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Question DetailsAsked on 3/23/2017

through the wall mail drop slot

install through the wall a large mail slot for magazines

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1 Answer


You are looking at about $70-100 retail for the unit for a box that hangs on the outside of the wall and is locking and tamper-resistant - about $100-200 for a through-the wall slot only without drop basket or box or more like $200-250 range with interior non-locking drop box or basket, $250-450 range typically for complete through-wall with locking interior catch box depending on box size and how high security it is. That cost also for package-sized ones - there are now oversized mail delivery slots and boxes that can hold the normal Amazon-sized boxes which hold up to about 6-10 DVD's or a couple of books or such, as well as most all padded mailers, if you get a lot of packages in the smaller size range. Course, there are larger package drop boxes (aka package vaults) too - up to quite large, for in the $400-800 cost range for the unit itself for the sizes most commonly used by residences.

Below is link for simple slot-only version, other options shown further down the page, as an example - and Grainger and US Mail Supply have hundreds of other mailboxes and slots on their websites, and most home improvement box stores carry at least a minor selection.

Installation - from $100-150 minimum labor charge probably by a Handyman (possibly a bit less in a simple straight-forward flat siding to flat interior drywall case with no wires in the way), on up with more difficult to work with siding (especially metal or lap siding) or through brick or concrete wall or if utilities have to be moved from where you want it. Pushing the $400-500 range probably if you just HAVE to put it where a stud is so the stud needs to be moved.

Simplest to find a space for it without stud interference or wiring/pipes - pipes not usually an issue on exterior walls except for with hydronic or steam heating, but entry and porch light wiring can commonly be an issue on one side of entry doors.

I would make sure you get a contractor who says he can bring circuit and stud finder tools, so he can space it between studs and where there are no wires to hit because cutting into a wall to determine if there are interferences is NOT the way to go about it. For things like this and dog doors and such I cut a hand-sized hole in the interior drywall first (but not larger in any dimension than the rough opening hole you will need for the item being installed) and reach in and probe around to check for wires, hydronic heating pipes, studs, fire blocking, etc.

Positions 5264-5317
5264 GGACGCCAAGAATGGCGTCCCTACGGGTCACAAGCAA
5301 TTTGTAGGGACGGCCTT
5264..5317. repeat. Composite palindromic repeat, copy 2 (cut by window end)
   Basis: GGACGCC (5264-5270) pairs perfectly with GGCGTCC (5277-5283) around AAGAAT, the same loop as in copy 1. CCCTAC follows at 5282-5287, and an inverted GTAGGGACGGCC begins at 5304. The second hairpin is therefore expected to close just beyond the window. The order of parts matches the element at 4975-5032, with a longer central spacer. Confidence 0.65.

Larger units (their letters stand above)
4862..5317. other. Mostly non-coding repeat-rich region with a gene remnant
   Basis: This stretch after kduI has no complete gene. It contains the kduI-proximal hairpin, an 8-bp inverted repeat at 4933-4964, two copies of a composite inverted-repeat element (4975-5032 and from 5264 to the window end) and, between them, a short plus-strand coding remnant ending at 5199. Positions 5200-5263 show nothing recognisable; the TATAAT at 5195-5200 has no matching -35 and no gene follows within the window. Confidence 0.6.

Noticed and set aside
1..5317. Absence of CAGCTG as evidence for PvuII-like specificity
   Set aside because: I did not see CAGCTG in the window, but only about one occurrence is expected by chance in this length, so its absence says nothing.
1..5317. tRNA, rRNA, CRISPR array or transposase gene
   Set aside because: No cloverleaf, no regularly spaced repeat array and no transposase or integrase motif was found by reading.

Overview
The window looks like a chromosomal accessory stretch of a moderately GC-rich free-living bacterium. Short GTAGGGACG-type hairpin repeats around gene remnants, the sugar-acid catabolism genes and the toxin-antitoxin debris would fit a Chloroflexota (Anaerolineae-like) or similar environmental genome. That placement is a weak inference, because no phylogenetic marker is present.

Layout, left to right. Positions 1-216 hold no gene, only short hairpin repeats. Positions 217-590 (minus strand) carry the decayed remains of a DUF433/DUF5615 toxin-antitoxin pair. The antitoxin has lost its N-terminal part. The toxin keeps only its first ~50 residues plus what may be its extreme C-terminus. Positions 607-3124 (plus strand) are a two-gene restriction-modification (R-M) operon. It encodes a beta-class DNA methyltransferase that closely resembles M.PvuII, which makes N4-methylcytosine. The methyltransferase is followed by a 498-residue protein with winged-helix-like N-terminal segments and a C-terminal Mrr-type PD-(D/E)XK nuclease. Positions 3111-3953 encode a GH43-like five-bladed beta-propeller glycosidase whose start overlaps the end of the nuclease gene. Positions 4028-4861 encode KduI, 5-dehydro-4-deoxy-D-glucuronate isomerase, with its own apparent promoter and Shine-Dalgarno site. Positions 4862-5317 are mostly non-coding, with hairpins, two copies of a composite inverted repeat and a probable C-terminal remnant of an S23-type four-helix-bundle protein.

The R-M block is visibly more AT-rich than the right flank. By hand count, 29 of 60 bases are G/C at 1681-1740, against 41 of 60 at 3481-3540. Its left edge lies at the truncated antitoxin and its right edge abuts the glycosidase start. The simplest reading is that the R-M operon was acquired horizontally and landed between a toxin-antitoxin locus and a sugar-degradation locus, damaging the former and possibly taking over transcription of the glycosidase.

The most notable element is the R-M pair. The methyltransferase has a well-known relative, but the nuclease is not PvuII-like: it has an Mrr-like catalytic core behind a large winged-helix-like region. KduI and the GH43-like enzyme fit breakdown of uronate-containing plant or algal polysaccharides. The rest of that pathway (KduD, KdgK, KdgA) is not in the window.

Also tell him in advance (and make clear if you KNOW or THINK this) what type of wall construction you have, and of course for this sort of thing either give him a minimumm opening dimension up-front and anhy preferences on barealuminum, black, or brass and how firm that preference is so he can get the unit, or buy the unit yourself up-front and have it ready (simplest solution so you get what you really want or like the looks of).

And don't forget to get a USPS approved one because they will generally not put mail in a non-approved one or one without the approval stamped on it, and put within the regulation height from the surface the mailman is standing on. Link here with the dimensions required -

Make sure he caulks around the unit well when he installs it (best, considering not gumming up the door, to caulk at the contact area and smush (that is a technical contractor term) the unit into the caulk to ensure good contact - especially on rough surfaces. Sloping surfaces like lap siding will need a tapered shim, piece to install correctly. And in any siding with a gap behind it like lap siding, shingles, stucco, EIFS, etc you have to make sure the unit is installed with proper water barrier wrapped around it and tied into the existing water barrier so water coming down the water barrier does not get into the mail slot or into the wall at its opening - which care obviously adds a bit to the codst, but be sure he knows in advance you want the water barrier behind the siding properly tied in and waterproofed. MUCH easier to do on smooth surfaces like T1-11 and board and batten siding.

And make sure any architectural vertical slots or grooves like in T1-11 are caulked so the rain does not go through the slot onto/into the mail slot - also to keep insects out.

Obviously, if this is going to be exposed to rain, you need a fully rainproof one with oversize outward sloping top flap door. Best if you can put a miniature shed roof or awning over it to protect from rain - just be sure that does not interfere with dropping oversize mailer envelopes and such into it.

I assume this is for a single family residence or at least will have the name of only one family on it - because generally the USPS will not deliver mail for different customers into a common drop slot or box - they generally require a separate one for each customer unless it is a facility like a dormitory or school or such where all the mail goes through one central person. Check with them on delivery regs if questions.

BTW - if you have coons or squirrels common in your area either make sure it is too small for them (not easy to do with squirrels) or check that it is critter-proof (which with coons is very hard to do because if it opens and the opening is big enough for them they can find a way in). Normally critter-resistant (I don't think anyone if foolish enough to say it is critter-PROOF unless it requires a key to open) ones use a hefty spring to keep the flap/lid closed.

And of course with a slot, make sure it is far enough from the door that someone can't reasonably reach through and open the door from it.

Answered 3 years ago by LCD

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